• Developing a better understanding of amyloid plaque and tau tangle formation, which are two hallmarks of Alzheimer’s.
  • Characterizing abnormal proteins linked to multiple neurodegenerative diseases.
  • Distinguishing between cognitive changes that occur in normal aging from those that indicate a transition to dementia.
  • Exploring changes in the brain and body through the clinical stages of Alzheimer’s and related dementias.
  • Developing novel biomarkers for the early detection of Alzheimer’s and related disorders.
  • Working with diverse populations aiming to ensure clinical studies include participants from a range of ages, races, and ethnicities.
  • Supporting vitally important brain donation programs that enable researchers to better understand how Alzheimer’s and related dementias affect the brain.
  • Sharing a large set of standardized data on thousands of research volunteers, made available to scientists around the world, to use to help better understand Alzheimer’s and other dementias and look for treatments.
  • Conducting clinical studies to discover new targets and potential treatments of Alzheimer’s and related disorders.

NIA ADRCs are congressionally designated NIH Centers of Excellence and support the National Plan to Address Alzheimer’s Disease research goal to develop effective treatment and prevention strategies by 2025. The centers share new research ideas and approaches as well as data (through the National Alzheimer’s Coordinating Center), biological samples (through the National Centralized Repository for Alzheimer’s Disease and Related Dementias) genetic information (through the Alzheimer's Disease Genetics Consortium), therapeutic targets (through the Accelerating Medicines Partnership® Program for Alzheimer’s Disease — AMP®), and imaging and biomarkers with the Alzheimer’s Disease Neuroimaging Initiative. ADRCs also help train the next generation of scientists in this field and develop innovative clinical research recruitment initiatives.

The two new ADRCs were funded by NIH grants P30AG066546 and P30AG072958.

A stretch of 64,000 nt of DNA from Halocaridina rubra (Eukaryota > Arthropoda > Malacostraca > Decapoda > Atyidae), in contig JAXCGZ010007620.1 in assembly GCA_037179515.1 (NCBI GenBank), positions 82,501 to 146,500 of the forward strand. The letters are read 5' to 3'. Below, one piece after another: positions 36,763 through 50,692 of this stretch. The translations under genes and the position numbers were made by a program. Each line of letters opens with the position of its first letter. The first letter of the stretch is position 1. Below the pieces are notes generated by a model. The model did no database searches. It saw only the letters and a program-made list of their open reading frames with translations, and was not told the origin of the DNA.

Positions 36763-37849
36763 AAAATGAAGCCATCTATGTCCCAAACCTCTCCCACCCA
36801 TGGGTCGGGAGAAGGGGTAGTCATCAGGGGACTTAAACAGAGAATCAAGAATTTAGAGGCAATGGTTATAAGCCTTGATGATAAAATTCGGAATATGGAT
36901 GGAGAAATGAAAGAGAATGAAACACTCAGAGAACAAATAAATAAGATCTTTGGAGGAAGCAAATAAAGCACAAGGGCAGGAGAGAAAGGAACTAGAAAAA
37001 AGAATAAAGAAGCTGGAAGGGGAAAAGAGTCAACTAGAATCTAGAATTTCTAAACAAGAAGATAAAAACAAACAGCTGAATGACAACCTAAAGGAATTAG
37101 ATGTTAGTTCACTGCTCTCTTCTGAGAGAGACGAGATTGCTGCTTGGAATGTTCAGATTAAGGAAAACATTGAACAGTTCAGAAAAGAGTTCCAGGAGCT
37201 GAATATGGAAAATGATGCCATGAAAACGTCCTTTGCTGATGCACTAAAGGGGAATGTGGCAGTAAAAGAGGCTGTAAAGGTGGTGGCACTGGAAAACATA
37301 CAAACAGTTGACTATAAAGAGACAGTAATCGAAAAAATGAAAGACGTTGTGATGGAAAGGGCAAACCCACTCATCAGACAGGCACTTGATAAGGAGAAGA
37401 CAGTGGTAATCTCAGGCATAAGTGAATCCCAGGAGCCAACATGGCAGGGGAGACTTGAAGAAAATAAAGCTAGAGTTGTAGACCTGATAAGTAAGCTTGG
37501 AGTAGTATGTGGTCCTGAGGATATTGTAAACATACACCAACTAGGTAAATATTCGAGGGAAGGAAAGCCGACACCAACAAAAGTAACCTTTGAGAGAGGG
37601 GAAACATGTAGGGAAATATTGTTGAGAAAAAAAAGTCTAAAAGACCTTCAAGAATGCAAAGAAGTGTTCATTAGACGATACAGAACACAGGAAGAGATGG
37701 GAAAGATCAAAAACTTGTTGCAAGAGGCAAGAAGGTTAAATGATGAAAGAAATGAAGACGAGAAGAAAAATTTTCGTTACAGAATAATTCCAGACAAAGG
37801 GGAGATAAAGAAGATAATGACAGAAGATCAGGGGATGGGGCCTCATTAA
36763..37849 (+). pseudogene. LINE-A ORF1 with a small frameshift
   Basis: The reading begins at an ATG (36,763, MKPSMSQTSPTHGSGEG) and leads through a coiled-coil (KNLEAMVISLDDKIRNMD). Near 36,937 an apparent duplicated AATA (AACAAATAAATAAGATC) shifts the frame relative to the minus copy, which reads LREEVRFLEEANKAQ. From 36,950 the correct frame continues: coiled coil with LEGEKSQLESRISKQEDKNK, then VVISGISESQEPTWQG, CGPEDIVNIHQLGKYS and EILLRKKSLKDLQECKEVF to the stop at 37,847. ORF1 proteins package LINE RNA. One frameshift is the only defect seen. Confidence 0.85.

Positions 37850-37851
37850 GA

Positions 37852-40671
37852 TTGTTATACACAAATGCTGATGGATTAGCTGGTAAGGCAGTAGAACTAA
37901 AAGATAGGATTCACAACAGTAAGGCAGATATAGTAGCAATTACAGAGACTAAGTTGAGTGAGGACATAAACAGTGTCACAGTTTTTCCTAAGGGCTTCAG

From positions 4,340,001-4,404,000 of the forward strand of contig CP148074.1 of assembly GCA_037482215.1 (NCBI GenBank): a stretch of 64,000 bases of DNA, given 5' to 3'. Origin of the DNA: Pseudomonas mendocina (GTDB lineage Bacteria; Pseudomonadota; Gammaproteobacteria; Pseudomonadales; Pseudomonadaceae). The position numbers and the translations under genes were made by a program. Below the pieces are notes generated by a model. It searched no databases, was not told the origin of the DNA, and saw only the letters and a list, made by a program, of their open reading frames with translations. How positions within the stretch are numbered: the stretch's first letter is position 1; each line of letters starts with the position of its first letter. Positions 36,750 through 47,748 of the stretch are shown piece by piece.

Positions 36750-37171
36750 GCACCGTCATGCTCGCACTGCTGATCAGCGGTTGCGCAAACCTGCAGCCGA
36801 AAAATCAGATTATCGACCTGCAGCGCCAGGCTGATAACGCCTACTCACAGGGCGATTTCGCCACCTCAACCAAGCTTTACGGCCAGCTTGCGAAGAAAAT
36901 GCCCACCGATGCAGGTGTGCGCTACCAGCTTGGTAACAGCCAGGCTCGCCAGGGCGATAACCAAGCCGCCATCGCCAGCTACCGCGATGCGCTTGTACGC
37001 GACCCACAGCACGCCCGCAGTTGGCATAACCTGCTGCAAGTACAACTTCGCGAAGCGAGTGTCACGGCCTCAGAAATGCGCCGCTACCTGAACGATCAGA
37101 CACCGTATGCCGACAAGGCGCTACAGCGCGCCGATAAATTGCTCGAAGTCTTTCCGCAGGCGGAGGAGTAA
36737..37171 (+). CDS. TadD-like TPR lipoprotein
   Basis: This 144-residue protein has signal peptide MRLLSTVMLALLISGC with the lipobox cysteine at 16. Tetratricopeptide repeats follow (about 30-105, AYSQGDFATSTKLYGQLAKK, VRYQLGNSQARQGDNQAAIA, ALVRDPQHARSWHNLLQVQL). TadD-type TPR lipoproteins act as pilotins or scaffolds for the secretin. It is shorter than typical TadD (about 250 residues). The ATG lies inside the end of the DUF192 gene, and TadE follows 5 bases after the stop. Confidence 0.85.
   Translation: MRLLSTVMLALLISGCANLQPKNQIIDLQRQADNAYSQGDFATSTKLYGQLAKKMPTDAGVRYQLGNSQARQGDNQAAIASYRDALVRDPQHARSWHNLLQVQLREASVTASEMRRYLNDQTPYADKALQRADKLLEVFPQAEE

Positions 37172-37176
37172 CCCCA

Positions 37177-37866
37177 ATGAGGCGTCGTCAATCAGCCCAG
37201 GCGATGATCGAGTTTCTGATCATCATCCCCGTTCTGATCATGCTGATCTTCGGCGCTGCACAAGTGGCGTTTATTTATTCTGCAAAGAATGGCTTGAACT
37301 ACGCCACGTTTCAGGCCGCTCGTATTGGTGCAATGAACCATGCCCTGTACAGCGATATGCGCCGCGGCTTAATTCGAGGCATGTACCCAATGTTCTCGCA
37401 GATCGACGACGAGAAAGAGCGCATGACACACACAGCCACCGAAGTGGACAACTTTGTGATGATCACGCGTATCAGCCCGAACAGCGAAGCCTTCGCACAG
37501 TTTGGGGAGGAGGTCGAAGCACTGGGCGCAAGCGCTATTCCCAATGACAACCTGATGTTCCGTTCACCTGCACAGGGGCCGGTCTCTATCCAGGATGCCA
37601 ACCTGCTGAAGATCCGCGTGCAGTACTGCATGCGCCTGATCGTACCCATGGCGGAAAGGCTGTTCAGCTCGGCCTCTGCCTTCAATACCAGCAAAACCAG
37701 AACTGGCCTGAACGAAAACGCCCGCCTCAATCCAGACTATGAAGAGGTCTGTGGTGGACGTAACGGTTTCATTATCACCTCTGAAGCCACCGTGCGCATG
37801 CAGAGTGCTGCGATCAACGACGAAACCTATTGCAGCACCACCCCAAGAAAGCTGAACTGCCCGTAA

NIA leads NIH’s systematic planning, development, and implementation of research milestones to achieve the goal of effectively treating and preventing Alzheimer’s and related dementias. The ADRC program and these new centers demonstrate efforts toward multiple milestones, such as 3.A, “Provide resources to make datasets from existing and legacy clinical research studies on AD and related dementias widely accessible,” and 1.I, “Assess epidemiology and mechanistic pathways of disparities in health burden of AD/ADRD.”

About the National Institute on Aging (NIA): NIA leads the U.S. federal government effort to conduct and support research on aging and the health and well-being of older people. Learn more about age-related cognitive change and neurodegenerative diseases via NIA’s Alzheimer's and related Dementias Education and Referral (ADEAR) Center website. Visit the main NIA website for information about a range of aging topics, in English and Spanish, and stay connected.

About the National Institutes of Health (NIH): NIH, the nation's medical research agency, includes 27 Institutes and Centers and is a component of the U.S. Department of Health and Human Services. NIH is the primary federal agency conducting and supporting basic, clinical, and translational medical research, and is investigating the causes, treatments, and cures for both common and rare diseases. For more information about NIH and its programs, visit www.nih.gov.

ACCELERATING MEDICINES PARTNERSHIP and AMP are registered service marks of the U.S. Department of Health and Human Services.